Dozens of Statewide Groups Call on Gov. Cuomo to Sign Driver’s License Suspension Reform Act

Legislation Would End Widespread Driver’s License Suspensions for Unpaid Traffic Debt

Today, over 50 groups from across New York State sent a letter to Gov. Cuomo urging him to sign the Driver’s License Suspension Reform Act, which the legislature overwhelmingly passed in July.

In the last three years, nine U.S. states (California, Mississippi, Montana, Idaho, Maryland, Virginia, West Virginia, Oregon, and Hawaii) and Washington, D.C. have enacted similar legislation to stop suspending driver’s licenses for unpaid fines and fees.

The vast majority of New York driver’s license suspensions are for traffic tickets that New Yorkers cannot afford to pay.  Between January 2016 and April 2018, New York issued nearly 1.7 million driver’s license suspensions for unpaid traffic debt.  Because Black and Latinx people are disproportionately stopped, ticketed, charged and convicted, this cycle of poverty and punishment especially burdens their families and communities.

The new law would end license suspensions due to traffic debt, while making affordable payment plans available (at 2% of a person’s monthly income or $10/month, whichever is greater).  The reform would also reinstate the licenses of people who currently have a suspended license due to traffic debt.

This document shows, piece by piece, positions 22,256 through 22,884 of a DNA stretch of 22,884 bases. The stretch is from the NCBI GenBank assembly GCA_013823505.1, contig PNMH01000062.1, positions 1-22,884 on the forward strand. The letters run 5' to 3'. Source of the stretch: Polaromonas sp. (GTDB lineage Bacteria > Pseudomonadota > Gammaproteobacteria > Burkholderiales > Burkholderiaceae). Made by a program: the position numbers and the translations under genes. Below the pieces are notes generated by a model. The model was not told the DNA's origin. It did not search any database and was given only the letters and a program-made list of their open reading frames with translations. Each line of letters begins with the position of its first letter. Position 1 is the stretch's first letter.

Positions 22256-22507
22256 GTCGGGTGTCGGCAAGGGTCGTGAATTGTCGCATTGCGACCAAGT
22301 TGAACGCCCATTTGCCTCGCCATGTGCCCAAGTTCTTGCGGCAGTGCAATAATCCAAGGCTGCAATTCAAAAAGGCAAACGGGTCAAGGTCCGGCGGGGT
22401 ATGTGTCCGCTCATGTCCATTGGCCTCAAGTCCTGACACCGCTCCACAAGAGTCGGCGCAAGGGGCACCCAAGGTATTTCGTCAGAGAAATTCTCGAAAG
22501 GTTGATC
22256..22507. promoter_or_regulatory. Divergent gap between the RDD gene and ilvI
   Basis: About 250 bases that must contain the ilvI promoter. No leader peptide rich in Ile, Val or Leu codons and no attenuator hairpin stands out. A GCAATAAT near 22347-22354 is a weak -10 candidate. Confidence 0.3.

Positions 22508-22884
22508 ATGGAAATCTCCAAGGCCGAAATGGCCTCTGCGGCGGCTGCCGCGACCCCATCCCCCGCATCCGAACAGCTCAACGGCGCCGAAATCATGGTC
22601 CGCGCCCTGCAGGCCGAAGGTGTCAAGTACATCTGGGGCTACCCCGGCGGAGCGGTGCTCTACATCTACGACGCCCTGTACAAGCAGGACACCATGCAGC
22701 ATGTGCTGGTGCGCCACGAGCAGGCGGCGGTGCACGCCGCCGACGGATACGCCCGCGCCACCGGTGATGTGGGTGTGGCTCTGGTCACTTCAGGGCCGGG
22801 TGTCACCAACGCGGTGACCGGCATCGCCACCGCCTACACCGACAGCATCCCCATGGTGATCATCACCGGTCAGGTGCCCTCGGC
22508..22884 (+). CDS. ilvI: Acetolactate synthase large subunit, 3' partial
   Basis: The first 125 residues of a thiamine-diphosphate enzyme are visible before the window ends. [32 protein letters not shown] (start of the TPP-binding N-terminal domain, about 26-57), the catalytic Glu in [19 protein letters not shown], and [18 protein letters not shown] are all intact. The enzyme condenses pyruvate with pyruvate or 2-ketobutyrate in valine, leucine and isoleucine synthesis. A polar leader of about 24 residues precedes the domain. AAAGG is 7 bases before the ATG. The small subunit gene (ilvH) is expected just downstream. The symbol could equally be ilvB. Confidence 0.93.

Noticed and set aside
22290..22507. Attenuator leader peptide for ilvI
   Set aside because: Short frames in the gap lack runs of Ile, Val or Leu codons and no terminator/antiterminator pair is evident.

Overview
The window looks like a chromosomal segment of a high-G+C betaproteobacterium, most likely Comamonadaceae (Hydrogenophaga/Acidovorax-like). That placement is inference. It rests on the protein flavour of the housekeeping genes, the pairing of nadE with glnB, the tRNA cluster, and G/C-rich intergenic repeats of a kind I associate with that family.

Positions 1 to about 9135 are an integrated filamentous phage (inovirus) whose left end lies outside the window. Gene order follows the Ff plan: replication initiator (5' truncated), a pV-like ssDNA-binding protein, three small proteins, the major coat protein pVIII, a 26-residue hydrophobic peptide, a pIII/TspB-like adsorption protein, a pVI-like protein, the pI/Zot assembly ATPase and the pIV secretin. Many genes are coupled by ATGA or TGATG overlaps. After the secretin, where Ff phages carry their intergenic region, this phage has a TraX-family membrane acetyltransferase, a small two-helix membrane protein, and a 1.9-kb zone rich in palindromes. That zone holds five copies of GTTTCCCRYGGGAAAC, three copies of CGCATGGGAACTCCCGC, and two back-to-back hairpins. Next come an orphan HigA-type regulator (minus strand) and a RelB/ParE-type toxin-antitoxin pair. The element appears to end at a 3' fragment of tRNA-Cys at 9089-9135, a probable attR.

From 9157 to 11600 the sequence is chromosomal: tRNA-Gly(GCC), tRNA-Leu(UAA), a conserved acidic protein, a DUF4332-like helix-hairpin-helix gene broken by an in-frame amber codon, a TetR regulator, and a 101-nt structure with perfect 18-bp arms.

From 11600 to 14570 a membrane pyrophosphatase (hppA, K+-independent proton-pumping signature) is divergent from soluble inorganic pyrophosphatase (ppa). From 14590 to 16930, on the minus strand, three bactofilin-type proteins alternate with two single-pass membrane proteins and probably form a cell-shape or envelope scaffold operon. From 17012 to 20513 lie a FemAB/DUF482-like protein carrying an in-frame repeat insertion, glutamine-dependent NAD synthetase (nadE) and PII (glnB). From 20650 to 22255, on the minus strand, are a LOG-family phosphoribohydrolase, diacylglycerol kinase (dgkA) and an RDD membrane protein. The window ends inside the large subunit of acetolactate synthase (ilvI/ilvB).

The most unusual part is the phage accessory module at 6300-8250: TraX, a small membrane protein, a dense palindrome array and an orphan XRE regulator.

“New York is closer than ever to ending harmful driver’s license suspension policies that fuel mass criminalization, economic inequality, and racial injustice,” said Antonya Jeffrey, New York State Deputy Director at the Fines and Fees Justice Center. “Families are increasingly struggling to make ends meet during COVID-19 — now is the time to stop this vicious cycle of poverty and punishment.”

New Yorkers need driver’s licenses so they can safely travel to work and care for their families,” said Claudia Wilner, Director of Litigation and Advocacy at the National Center for Law and Economic Justice. “Yet New York’s current policies prevent low-income people—especially people of color—from accessing this critical tool for economic mobility and survival.

“This bill is a major step forward on the road to ending the cruel and counterproductive criminalization of poverty in New York,” said Ranit Patel, Equal Justice Works Fellow at The Bronx Defenders. “Suspending driver’s licenses because of traffic debt needlessly brings thousands of people into the criminal legal system every year and exacerbates and perpetuates racial disparities in the system. In the midst of a devastating economic crisis, low-income New Yorkers should not have to choose between their health and livelihood just because they can’t afford to pay a traffic fine.”